Tag Archives: Kid Cudi

Emilie’s 2011 Best List

Each year, one or two categories are really easy while others are really difficult. Books will be fairly easy, movies much more difficult. Here we go…

Books:

Because I did my Quarterly Reading Reports, it’s a bit easier for me to pinpoint which books stuck with me all year long. The surprise for me, considering how slow I am when reading nonfiction, is that almost half of my best books of 2011 list are nonfiction titles.

1. House of Prayer No. 2, Mark Richard

2. Across the Universe, Beth Revis

3. Whip It, Shauna Cross

4. The Invention of Hugo Cabret, Brian Selznick

5. Eat, Pray, Love, Elizabeth Gilbert

6. The Southern Cross, Skip Horack

7. The Devil She Knows, Bill Loehfelm

8. Matched and Crossed, Ally Condie

9. The War of Art, Steven Pressfield

10. Knowing Your Value, Mika Brzezinski

Notables include Ally Carter’s Gallagher Girls and Heist Society series, Twenty Boy Summer by Sarah Ockler, Jenny Han’s Summer trilogy, Before I Fall by Lauren Oliver.

Movies:

This list is a little longer and includes movies I saw in the theater and watched on DVD (or streaming).

1. Country Strong

2. Daydream Nation

3. The Adjustment Bureau

4. Wild Target

5. Bridesmaids

6. Elvis & Anabelle

7. Winter’s Bone

8. Super 8

9. Hanna

10. HappyThankYouMorePlease

11. Hugo

12. Our Idiot Brother

13. Stupid, Crazy Love

14. Circo

15. War Horse

My list includes one documentary and two others that I really enjoyed were Exporting Raymond and Pom Wonderful Presents: The Greatest Movie Ever Sold. A few films that were far better than I anticipated, rising above their genres should also be noted: X-Men First Class, Rise of the Planet of the Apes and Cowboys & Aliens.

TV

1. How I Met Your Mother

2. 2 Broke Girls

3. Raising Hope

4. The New Girl

5. Castle

6. Falling Skies

7. Downton Abbey

8. So You Think You Can Dance

9. Dancing with the Stars

10. Survivor

Notables include Bones, In Plain Sight and Psych of course, Storage Wars, Terra Nova, Suburgatory and Community (which I got into late this year), as well as wonderful cancelled shows I streamed on Netflix: Party Down, The Unusuals and The Good Guys.

Music:

Albums –

1. Adele’s 21

2. CAKE’s Showroom of Compassion

3. Christina Perri’s Lovestrong

4. Jenny Owen Youngs’ Batten the Hatches

5. Lissie’s Covered Up With Flowers

Singles (not from any of the above) –

1. The Generationals “Ten-Twenty-Ten”

2. Kid Cudi “Pursuit of Happiness”

3. Lil Wayne “How to Love”

4. Michael Franti & Spearhead “Say Hey (I Love You)”

5. Timothy Bloom & V. Bozeman “Till the End of Time”

On any other day, I might give different answers, but as of this moment, this is my 2011 Best List.

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Loving Lissie locally

Last year, I wrote about a musician named Lissie who’s become one of my favorites and I ended the post by saying:

“Lissie, when are you coming to New Orleans? Seriously.”

On Tuesday, Lissie performed at the House of Blues Parish Room and to demonstrate what a big fan I am, I was one of the first 30 people to buy my ticket, more than two months ago. I know, I’m a dork. But, I’d be a supreme dork again and buy tickets waaay early if she ever comes back to New Orleans, because she’s an awesome live performer.

It’s easy to see that from her many YouTube videos, but it’s nothing to actually being in the audience. There is something absolutely electric about her when she performs. Because my own taste in music is so eclectic, I think one of things I love best about her is that she can sing bluegrass, then pop, then rock, and always sound like herself. Her covers of Kid Cudi’s “Pursuit of Happiness” and Lady Gaga’s “Bad Romance” are genius, but her own songs are clever and infectious as well.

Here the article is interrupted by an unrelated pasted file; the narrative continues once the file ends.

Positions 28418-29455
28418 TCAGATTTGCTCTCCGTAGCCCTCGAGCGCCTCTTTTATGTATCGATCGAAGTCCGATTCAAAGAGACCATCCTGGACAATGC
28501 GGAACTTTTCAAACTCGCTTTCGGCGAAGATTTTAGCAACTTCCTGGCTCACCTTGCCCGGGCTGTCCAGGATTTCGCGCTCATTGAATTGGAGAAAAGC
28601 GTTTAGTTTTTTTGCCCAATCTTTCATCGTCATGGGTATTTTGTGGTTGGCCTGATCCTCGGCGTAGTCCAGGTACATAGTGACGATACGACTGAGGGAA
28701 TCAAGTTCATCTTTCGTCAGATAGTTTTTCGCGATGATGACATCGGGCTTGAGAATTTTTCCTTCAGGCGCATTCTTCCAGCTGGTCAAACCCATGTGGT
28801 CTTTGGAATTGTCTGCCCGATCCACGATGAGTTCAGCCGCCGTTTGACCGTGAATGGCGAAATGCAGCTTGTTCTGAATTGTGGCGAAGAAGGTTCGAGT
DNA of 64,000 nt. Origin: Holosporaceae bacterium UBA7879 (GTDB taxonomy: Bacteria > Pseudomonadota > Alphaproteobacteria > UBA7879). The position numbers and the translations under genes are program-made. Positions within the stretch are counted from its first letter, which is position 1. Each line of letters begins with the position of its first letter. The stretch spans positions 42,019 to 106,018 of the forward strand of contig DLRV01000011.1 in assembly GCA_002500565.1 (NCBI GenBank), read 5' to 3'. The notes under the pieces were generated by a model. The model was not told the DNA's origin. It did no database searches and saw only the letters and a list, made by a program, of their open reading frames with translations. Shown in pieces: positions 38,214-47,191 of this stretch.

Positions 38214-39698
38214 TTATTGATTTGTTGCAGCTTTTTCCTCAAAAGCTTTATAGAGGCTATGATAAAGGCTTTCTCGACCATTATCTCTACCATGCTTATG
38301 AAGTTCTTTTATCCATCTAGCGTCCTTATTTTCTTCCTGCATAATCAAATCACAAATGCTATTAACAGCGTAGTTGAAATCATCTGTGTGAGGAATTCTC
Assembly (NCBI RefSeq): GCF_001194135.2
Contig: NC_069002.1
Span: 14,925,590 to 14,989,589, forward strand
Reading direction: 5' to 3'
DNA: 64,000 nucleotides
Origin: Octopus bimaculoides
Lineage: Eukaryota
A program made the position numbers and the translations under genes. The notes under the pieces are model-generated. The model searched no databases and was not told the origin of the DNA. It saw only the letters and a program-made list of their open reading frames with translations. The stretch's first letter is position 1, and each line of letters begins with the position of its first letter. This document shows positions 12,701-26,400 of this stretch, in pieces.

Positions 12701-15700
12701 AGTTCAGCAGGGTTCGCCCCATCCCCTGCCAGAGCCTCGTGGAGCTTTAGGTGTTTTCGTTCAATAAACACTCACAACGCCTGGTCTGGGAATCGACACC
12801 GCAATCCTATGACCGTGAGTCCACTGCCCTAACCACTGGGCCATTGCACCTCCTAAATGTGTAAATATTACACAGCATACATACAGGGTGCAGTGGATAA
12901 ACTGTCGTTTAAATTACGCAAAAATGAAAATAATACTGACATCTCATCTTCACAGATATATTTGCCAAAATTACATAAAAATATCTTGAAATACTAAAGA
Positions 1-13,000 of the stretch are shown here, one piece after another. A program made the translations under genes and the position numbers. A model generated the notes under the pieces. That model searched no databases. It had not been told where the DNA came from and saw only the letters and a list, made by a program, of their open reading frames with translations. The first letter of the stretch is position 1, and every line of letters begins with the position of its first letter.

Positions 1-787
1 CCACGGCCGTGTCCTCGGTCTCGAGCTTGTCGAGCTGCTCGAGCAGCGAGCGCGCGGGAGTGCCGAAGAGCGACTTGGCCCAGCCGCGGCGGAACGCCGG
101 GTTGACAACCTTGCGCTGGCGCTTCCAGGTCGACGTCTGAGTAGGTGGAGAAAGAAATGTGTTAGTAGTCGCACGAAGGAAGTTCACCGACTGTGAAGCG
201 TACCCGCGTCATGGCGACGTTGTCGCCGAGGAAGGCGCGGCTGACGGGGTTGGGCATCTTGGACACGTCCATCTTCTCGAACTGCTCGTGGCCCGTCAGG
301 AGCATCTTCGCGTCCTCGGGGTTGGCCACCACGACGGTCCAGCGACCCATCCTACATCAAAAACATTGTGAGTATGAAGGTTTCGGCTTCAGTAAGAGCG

Moll went with me to the show, which was cool because she’d never heard of Lissie and left a fan. I’ve found a video of Lissie’s encore performance of “Pursuit of Happiness” at the show and I’ll include it here:

I probably shouldn’t be so proud of the fact that all the Frenchmen talk happened because I yelled “Frenchmen” in response to her “ready for Bourbon” comment, and that you can hear me screaming in the video. As Moll Tweeted me later:

@emofalltrades I’m pretty sure that I can hear you hollerin’.

While there were a ton of young girls there (singing very loudly to her songs and calling out “You’re so pretty!” between songs), the audience was surprisingly age-diverse. Her opening act, Dylan LeBlanc, was excellent as well, though the feel of his set was very different from Lissie’s performance, of course. He’s worth checking out and I’ve embedded a video here for you:

Moll and I were taking a picture of ourselves on my cell phone when a woman walked by and offered to take our picture, breathlessly telling us afterward that she’d flown from New York, where she’d just seen Lissie and that Lissie was about to blow up in popularity. The woman predicted that Lissie will be performing at the Arena next time she’s in New Orleans. While she took our picture, a strange guy we didn’t know wandered by and posed behind us a few times. So almost all of the pictures that the woman took of us include this guy and us laughing. I’ll include one below and leave you with my wishlist for Lissie’s next New Orleans appearance, whether it’s at the Arena or not:

1. Lissie, come back to New Orleans

2. Perform “Pursuit of Happiness” with Kid Cudi (they could tour together, why not?!)

3. Support a new awesome cd.

Yeah, we don't know that guy, but he did tell us to tag him on Facebook. 🙂

 

P.S. I’ve started writing for NOLAFemmes and my second post for them was a write up of the show.

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